Our transition to 100% renewable energy will require all hands on deck. While individuals, governments and nonprofits all have important roles to play, it’s crucial that the business community also lead on environmental protection.
Fortunately, companies are prioritizing clean energy more than ever before. Most large businesses already have basic sustainability plans. Many have pledged to reduce greenhouse gas emissions and get more energy from renewable sources. While these commitments are a step in the right direction, more must be done. We must ensure that this is the year where plans become reality and bold environmental solutions are quickly implemented.
Savvy corporate executives are often known for thinking outside of the box. Current times, however, call for certain companies to think on top of the box.
That’s because the roofs and parking lots of big box stores have big solar potential. A recent Environment America Research & Policy Center report found that the country’s big box retail and grocery stores – think Walmart, Costco and Kroger – could generate 84.4 terawatt-hours of rooftop solar electricity each year. That’s enough clean energy to power nearly 8 million average American homes. Plus, building out the full rooftop solar capacity on these stores would eliminate more than 52 million metric tons of carbon pollution annually, which would have the equivalent impact of taking over 11.3 million gas-guzzling passenger vehicles off the road. We can’t afford to pass up this amazing potential.
An increasingly popular energy source, solar has dropped nearly 60% in average price since 2011 and panels are becoming more efficient and enduring. While renewable energy projects should be encouraged across the board, rooftop solar is the best way to conserve energy and nature. Generating solar electricity at or near the place where it is consumed leads to less wasted electricity, as it doesn’t suffer from transmission line losses. Furthermore, putting solar panels on structures already built helps conserve more of our beautiful open spaces and natural areas.
Installing solar panels at every big box store in America would also help build a more stable, resilient electric grid by producing clean energy right where it’s used. Pairing solar panels with batteries and smart inverters enables buildings to operate independently of the larger grid and keep the power on if the grid goes down.
Big box solar would be a boon for these companies’ bottom line as well. The report found that America’s big box stores spend $17.89 billion annually on electricity. The total solar energy generated on their roofs could meet 50.7% of their electricity needs, meaning that once the investment in solar panels is paid off, annual electricity costs would be slashed in half. Examples of the upside to this investment already exist. For instance, Target installed its 500th solar array on site in 2019 and has been able to offset between 15% to 40% of each location’s electricity needs, leading to significant savings. Walmart has installed fewer panels than Target, but has already saved more than $1 million by going solar.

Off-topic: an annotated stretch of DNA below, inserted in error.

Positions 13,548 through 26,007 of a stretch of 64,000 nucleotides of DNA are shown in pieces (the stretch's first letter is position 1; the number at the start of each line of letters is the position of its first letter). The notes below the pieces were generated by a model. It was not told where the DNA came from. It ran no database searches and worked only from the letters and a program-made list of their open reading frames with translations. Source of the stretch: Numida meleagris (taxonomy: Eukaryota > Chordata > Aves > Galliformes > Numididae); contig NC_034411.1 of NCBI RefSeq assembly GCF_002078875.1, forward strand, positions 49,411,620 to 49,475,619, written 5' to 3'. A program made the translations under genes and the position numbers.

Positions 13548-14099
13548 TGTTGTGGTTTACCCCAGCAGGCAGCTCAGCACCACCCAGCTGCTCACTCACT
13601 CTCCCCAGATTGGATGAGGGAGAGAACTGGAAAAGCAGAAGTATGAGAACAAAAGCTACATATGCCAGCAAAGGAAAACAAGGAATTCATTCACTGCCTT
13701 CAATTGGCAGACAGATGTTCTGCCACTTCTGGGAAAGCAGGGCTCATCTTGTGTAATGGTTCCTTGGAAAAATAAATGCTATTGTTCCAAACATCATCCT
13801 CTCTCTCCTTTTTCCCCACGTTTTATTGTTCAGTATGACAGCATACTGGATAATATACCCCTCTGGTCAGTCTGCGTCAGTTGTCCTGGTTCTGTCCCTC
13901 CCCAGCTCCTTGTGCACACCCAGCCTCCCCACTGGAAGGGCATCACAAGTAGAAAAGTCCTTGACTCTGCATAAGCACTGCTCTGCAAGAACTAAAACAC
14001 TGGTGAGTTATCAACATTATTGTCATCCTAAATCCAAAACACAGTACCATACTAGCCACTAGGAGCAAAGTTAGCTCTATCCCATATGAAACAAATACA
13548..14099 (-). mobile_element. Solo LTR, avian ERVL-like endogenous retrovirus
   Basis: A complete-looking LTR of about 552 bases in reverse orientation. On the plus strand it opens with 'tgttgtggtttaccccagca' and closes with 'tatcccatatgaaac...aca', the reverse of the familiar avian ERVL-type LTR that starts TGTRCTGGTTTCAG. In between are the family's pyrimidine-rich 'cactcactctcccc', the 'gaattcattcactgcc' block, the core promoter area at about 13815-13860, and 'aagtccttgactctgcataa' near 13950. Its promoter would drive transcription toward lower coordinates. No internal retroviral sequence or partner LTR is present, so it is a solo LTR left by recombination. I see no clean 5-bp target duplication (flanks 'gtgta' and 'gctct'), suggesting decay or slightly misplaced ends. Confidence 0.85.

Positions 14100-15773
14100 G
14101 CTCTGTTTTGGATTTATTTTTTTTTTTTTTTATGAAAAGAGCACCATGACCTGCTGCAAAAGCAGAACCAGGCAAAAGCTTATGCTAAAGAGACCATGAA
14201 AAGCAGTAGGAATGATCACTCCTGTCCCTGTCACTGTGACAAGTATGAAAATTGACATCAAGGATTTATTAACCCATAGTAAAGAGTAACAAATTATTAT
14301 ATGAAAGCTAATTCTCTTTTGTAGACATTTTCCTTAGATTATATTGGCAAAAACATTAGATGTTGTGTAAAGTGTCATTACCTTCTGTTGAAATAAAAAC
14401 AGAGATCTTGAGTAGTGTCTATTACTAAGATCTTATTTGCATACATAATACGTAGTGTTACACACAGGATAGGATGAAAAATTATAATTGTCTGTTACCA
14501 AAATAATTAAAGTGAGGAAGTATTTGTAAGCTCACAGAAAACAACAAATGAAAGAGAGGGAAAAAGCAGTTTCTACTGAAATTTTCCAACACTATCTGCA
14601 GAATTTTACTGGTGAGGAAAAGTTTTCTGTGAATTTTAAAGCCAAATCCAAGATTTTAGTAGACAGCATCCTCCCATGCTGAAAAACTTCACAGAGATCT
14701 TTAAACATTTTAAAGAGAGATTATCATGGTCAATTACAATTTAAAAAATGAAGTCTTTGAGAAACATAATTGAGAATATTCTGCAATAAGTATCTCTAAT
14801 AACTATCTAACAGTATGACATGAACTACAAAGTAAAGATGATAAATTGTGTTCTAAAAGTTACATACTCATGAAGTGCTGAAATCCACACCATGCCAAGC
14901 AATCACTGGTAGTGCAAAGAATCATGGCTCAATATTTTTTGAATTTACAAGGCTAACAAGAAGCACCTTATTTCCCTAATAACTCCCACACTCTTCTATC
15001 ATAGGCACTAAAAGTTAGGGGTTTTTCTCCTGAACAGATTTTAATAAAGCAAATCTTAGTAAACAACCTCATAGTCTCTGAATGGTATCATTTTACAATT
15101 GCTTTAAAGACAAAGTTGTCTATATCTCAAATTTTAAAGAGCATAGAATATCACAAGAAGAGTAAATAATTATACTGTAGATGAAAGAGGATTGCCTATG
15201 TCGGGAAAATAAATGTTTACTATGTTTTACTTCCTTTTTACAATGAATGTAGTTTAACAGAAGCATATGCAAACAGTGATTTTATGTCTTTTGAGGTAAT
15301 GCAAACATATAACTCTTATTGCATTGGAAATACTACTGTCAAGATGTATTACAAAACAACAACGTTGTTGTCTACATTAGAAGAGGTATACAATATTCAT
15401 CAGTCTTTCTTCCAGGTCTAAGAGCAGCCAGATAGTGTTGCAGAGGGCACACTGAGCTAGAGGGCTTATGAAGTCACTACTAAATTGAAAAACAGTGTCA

In addition to the direct savings on electricity, big box stores can attract broader and deeper support from customers by walking the walk on local rooftop solar production. A study by Deloitte found that one-quarter of consumers would switch to buying companies’ products specifically because of shared environmental values. By reducing annual costs and attracting new and more passionate customers, big box retailers can reap significant financial benefits from going big on solar energy.
The bottom line: Installing solar on superstores would be a win for business, consumers, the grid and the environment. Any viable big box location that isn’t covered with a solar array is a missed opportunity, one that we can ill afford in 2022. As we transition to 100% renewable energy, big retailers should do their part to make rooftop and parking lot solar ubiquitous. It’s time to think on top of the box.
Senior Director, Campaign for 100% Renewable Energy, Environment America
Johanna directs strategy and staff for Environment America's energy campaigns at the local, state and national level. In her prior positions, she led the campaign to ban smoking in all Maryland workplaces, helped stop the construction of a new nuclear reactor on the shores of the Chesapeake Bay and helped build the support necessary to pass the EmPOWER Maryland Act, which set a goal of reducing the state’s per capita electricity use by 15 percent. She also currently serves on the board of Community Action Works. Johanna lives in Amherst, Massachusetts, with her family, where she enjoys growing dahlias, biking and the occasional game of goaltimate.